We first confirm earlier findings showing reduced contemporaneous non-cognitive development following the program introduction in Quebec, with little impact on cognitive test scores,” reads the abstract for the study.I can remember discussing this at the phase in my life when questions of child care were relevant. We thought, in those days, that it was good to send a child to child care for at least a few hours a week. The idea was that it would give them a chance to socialize, to get used to not being the most important person in the world and to taking turns with other children.
“We then show these non-cognitive deficits persisted to school ages, and also that cohorts with increased child care access subsequently had worse health, lower life satisfaction, and higher crime rates later in life. The impacts on criminal activity are concentrated in boys.”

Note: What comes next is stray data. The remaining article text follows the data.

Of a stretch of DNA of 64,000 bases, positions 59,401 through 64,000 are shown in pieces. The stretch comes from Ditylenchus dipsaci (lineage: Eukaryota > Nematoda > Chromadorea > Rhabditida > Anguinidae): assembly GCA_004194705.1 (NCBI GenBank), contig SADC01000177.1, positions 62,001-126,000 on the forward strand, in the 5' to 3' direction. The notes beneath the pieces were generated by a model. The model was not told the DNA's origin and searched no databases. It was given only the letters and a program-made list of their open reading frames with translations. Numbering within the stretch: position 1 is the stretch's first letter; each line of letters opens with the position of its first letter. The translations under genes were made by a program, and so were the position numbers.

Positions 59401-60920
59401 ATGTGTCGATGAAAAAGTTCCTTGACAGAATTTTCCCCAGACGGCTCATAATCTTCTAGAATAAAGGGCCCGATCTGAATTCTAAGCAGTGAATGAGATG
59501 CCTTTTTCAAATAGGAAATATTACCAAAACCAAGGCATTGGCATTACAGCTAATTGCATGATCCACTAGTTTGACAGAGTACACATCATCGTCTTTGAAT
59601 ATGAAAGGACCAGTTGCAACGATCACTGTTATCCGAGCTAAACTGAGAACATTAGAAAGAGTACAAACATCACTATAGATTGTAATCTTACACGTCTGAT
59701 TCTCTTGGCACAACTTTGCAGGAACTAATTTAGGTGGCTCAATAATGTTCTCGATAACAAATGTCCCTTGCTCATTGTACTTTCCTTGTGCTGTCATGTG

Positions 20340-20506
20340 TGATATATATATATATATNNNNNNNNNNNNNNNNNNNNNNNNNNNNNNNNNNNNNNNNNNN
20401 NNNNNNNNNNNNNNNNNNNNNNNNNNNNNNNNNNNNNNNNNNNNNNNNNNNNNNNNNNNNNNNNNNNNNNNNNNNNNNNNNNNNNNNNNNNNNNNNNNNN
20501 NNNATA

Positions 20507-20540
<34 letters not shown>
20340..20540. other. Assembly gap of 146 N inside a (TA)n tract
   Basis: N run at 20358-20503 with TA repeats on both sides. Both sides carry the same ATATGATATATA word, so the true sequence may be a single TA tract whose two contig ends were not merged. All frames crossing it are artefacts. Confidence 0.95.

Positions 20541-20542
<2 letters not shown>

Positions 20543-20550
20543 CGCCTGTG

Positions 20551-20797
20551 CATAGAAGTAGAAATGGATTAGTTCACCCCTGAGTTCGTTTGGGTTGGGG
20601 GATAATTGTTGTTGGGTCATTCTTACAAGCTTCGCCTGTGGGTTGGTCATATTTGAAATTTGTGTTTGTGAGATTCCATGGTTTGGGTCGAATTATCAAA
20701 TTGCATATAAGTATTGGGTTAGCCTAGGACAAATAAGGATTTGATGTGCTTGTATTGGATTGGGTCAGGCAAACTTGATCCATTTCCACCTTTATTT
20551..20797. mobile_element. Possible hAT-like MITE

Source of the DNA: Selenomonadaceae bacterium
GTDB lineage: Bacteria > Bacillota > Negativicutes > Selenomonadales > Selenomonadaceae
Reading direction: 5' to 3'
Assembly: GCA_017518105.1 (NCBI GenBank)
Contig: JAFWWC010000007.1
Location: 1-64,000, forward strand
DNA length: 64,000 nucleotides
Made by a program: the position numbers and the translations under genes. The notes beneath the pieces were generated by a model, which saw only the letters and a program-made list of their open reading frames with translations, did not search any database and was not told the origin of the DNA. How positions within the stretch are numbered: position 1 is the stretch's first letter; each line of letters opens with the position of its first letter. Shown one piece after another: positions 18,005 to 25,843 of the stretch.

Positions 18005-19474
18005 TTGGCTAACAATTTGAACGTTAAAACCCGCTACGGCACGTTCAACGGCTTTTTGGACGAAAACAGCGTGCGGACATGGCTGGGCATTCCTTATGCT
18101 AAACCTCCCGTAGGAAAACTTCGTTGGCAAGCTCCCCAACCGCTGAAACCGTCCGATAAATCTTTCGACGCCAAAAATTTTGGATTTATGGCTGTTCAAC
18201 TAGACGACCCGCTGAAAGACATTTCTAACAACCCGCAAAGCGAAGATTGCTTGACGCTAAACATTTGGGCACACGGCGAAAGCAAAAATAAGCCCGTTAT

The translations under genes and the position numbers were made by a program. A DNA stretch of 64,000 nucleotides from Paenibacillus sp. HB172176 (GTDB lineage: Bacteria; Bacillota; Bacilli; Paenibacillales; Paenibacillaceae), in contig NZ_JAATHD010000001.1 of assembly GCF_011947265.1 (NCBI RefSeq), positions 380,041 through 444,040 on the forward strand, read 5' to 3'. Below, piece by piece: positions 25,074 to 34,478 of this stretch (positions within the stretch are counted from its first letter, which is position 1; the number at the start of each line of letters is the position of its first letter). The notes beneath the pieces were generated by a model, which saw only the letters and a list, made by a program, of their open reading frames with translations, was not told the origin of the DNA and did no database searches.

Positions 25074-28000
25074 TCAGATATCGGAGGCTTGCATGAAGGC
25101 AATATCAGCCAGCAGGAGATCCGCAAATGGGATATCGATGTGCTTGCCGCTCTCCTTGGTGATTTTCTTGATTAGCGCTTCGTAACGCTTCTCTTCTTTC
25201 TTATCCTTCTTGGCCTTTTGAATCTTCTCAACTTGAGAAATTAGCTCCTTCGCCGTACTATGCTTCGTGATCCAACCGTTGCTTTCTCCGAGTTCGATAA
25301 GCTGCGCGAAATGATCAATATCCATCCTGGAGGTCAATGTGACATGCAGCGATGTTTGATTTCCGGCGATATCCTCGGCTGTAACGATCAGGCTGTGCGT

That's all quite intuitive, but maybe it's wrong. Intuitions often are. Maybe it's really good to your development to have that time of your life spent in safety and assurance. Maybe that's the ground for developing the kind of personality that can then learn to extend kindness to others -- not because you're made to do so, but because you're confident enough to do so freely.